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The 1928 Importation of Intoxicating Liquors Act makes it illegal for consumers to transport even a single bottle of alcohol across provincial boundaries.
The 1928 Importation of Intoxicating Liquors Act makes it illegal for consumers to transport even a single bottle of alcohol across provincial boundaries.


Wine makers hot over Prohibition-era law Add to ...

Early next month, Terry David Mulligan hopes to get arrested.

The Vancouver-based broadcaster and former Much Music personality is going to load a case of Okanagan wines into his car and drive east to Alberta. When he crosses the border, Mr. Mulligan will have broken a federal law.

The crime? Violating an obscure 1928 legislation that makes it illegal for consumers to transport even a single bottle of alcohol across provincial boundaries. To be sure, it's a publicity stunt - Mr. Mulligan even plans on alerting the RCMP in advance, and the deed will be filmed for good measure. But it also highlights a growing battle in Canada's wine industry, which has long blamed the Prohibition-era law for stunting its growth.

"If they don't charge me, then the law is useless, it is stupid and we should just throw it out," said Mr. Mulligan, who hosts Tasting Room Radio on the CKUA Radio Network and co-hosts TV wine-and-travel series Hollywood and Vines with actor Jason Priestley. He is also a former Mountie and recently sold his ownership stake in the Black Hills Estate Winery in Oliver, B.C.

The original purpose of the 83-year-old Importation of Intoxicating Liquors Act - and ensuing provincial and territorial laws - was to give cash-strapped provinces a monopoly over alcohol sales and, thus, a new source of tax revenue. It's just one example of provincial governments setting up trade barriers in an effort to protect their own businesses. The result has been a sprawling, powerful and sometimes obscure set of rules that the MacDonald-Laurier Institute public policy think tank last year calculated costs Canadians up to $8-billion a year.

The effects of such barriers to trade reach beyond the wine industry: Ontario and B.C. have different standards for bus brakes, for instance. Alberta hay cannot be trucked to B.C. unless it's unloaded and repacked. And in a landmark ruling last October, a federally appointed panel determined that Ontario's ban on a margarine-like spread made in Western Canada violates the 1995 Agreement on Internal Trade that committed the provinces to dismantle barriers between them.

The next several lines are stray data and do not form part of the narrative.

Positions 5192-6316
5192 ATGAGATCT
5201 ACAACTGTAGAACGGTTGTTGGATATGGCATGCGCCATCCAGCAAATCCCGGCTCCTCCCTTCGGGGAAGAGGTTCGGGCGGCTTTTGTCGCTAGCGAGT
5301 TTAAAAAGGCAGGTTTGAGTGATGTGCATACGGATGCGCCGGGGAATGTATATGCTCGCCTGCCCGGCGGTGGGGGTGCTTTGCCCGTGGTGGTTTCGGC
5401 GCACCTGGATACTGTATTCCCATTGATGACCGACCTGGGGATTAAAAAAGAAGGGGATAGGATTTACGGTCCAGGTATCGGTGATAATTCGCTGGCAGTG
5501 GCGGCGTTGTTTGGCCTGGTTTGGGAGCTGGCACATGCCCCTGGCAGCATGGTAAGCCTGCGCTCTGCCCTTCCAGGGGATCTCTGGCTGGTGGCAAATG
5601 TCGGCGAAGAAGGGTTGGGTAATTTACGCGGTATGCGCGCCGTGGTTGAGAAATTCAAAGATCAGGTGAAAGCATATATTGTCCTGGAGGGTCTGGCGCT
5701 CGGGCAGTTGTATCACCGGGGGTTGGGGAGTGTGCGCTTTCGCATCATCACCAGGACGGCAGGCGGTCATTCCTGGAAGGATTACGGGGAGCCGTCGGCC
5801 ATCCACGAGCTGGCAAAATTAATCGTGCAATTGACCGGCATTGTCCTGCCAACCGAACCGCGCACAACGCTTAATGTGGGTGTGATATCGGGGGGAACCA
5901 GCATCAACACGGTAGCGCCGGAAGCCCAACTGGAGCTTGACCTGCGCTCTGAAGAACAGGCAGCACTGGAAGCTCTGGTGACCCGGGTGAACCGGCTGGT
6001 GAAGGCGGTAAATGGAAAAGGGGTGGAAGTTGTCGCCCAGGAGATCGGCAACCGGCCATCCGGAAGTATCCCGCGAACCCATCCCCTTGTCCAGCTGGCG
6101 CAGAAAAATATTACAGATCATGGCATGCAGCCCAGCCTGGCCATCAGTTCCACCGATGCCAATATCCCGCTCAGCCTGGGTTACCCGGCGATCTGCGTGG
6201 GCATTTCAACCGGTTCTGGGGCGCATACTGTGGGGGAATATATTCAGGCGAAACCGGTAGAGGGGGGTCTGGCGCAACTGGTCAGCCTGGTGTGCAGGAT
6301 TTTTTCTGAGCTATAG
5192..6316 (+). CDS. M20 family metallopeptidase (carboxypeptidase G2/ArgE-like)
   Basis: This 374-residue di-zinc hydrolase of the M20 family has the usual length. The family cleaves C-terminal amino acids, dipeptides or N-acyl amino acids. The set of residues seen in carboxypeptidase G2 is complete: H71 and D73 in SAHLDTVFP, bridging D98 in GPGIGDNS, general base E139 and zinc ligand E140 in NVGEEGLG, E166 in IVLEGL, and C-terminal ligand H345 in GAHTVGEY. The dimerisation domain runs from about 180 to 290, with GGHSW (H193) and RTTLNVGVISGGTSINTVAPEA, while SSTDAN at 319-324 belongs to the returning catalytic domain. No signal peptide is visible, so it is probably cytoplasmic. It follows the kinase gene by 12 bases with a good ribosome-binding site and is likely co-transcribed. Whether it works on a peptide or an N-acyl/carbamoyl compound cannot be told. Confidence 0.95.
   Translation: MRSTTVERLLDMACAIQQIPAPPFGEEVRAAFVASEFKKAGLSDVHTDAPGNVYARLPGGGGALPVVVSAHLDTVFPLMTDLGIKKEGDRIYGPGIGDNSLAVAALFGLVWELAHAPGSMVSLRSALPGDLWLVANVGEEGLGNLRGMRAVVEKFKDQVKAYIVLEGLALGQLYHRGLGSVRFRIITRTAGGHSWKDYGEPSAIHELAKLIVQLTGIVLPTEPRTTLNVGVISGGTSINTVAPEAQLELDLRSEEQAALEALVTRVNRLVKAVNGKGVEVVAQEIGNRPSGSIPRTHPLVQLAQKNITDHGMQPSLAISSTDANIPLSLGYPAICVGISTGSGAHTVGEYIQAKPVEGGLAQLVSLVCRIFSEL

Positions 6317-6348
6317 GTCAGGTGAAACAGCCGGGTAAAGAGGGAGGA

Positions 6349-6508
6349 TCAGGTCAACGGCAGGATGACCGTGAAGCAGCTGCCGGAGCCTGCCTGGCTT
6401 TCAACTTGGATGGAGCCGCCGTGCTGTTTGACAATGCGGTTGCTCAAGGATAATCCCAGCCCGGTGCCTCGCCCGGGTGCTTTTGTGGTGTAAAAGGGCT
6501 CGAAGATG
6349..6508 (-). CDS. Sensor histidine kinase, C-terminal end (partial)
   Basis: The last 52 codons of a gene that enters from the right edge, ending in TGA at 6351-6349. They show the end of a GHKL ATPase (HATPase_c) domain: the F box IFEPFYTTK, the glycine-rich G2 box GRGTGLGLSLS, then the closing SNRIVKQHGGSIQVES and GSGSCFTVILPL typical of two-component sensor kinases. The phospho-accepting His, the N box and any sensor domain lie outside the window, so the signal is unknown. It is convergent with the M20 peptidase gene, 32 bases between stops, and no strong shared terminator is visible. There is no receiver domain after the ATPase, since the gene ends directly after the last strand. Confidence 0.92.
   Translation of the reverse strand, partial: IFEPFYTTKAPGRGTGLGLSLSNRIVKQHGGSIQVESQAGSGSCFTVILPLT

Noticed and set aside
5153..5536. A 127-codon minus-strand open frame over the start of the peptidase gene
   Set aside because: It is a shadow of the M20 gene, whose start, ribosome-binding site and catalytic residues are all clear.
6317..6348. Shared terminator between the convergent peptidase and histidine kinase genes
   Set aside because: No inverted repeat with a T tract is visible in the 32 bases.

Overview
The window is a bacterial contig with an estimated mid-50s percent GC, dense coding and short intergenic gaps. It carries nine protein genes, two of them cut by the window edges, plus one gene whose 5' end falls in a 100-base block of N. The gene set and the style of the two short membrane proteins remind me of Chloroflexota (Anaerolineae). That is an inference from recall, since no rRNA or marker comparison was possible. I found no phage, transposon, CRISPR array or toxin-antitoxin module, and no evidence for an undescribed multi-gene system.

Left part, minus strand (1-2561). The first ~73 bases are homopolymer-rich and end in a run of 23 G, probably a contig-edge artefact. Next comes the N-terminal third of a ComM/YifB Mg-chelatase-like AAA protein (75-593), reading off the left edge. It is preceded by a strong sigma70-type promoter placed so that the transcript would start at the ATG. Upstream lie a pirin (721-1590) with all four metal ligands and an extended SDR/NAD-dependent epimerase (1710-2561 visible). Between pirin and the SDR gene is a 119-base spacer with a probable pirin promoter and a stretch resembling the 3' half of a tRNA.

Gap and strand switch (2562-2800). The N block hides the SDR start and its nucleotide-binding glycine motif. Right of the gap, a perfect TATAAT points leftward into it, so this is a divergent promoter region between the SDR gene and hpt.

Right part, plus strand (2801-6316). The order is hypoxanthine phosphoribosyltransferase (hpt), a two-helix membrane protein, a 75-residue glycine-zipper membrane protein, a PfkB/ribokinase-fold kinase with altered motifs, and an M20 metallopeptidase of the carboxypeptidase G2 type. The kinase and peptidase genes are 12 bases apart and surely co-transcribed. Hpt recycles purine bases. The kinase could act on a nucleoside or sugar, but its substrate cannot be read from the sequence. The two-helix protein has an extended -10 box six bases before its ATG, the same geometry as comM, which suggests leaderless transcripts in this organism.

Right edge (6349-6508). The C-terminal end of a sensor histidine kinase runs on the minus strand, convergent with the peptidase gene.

But now, unable to readily access a long list of award-winning Canadian wines, industry and consumer groups are putting pressure on federal election candidates - especially those in the vineyard regions of Ontario, British Columbia and Nova Scotia - to turn their focus on wine.

"It's crazy that it is legal for me to bring two bottles of wine home from Argentina but I'm threatened with a federal record that includes fines and potential jail time for bringing wine to a friend's cottage in Quebec or home from a visit to B.C.," said Shirley-Ann George, president of the Alliance of Canadian Wine Consumers.

People like Ms. George have found at least one political ally in Ron Cannan, the Conservative incumbent MP for Kelowna-Lake Country. In November, he tabled a motion to amend the law to allow consumers to purchase wine directly from out-of-province wineries. Motion 601, however, died on the order paper when the election was called. Mr. Cannan has vowed to reintroduce it if he's re-elected and is optimistic about garnering all-party support.

For Canadian wine makers, the law is a major challenge as they fight for shelf space against cheaper, international brands.

"How do we grow an industry … when you can't even have somebody pick up the phone in Vancouver and say 'Send me a case of wine from Ontario?' " asked Seaton McLean, co-owner of the Closson Chase Vineyards in Prince Edward County, Ont. "It is hard enough trying to sell wine to the United States or Europe. We can't even sell it to ourselves."

The Liquor Control Board of Ontario, one of the world's largest alcohol retailers, said it sold more than $1-million worth of wine from other provinces, the vast majority from B.C., through its private order service during 2010. It usually takes about three weeks to fulfill an order unless a customer is willing to pay for rapid shipping.

Reform has already taken place in the United States, where wineries in 37 states can legally ship to out-of-state residents, representing roughly 1 per cent of total wine sales. The U.S. Supreme Court ruled in 2005 that states must apply the same shipping rules to both in-state and out-of-state wineries. In doing so, it struck down New York and Michigan laws that prevented out-of-state wineries from shipping directly to consumers (by forcing them to sell their products through licensed wholesalers) even though their in-state counterparts were free to do so.

Dan Paszkowski, chief executive of the Canadian Vintners Association, says Canada ought to consider replicating that model since small wineries have a hard time convincing provincial liquor boards to sell their products.

"I think it could become an election issue," he said, adding not a day goes by when he doesn't hear from frustrated consumers and vintners.

"E-commerce is taking off and the wine industry in Canada may be one of the only wine industries in the world that can't take advantage of it."

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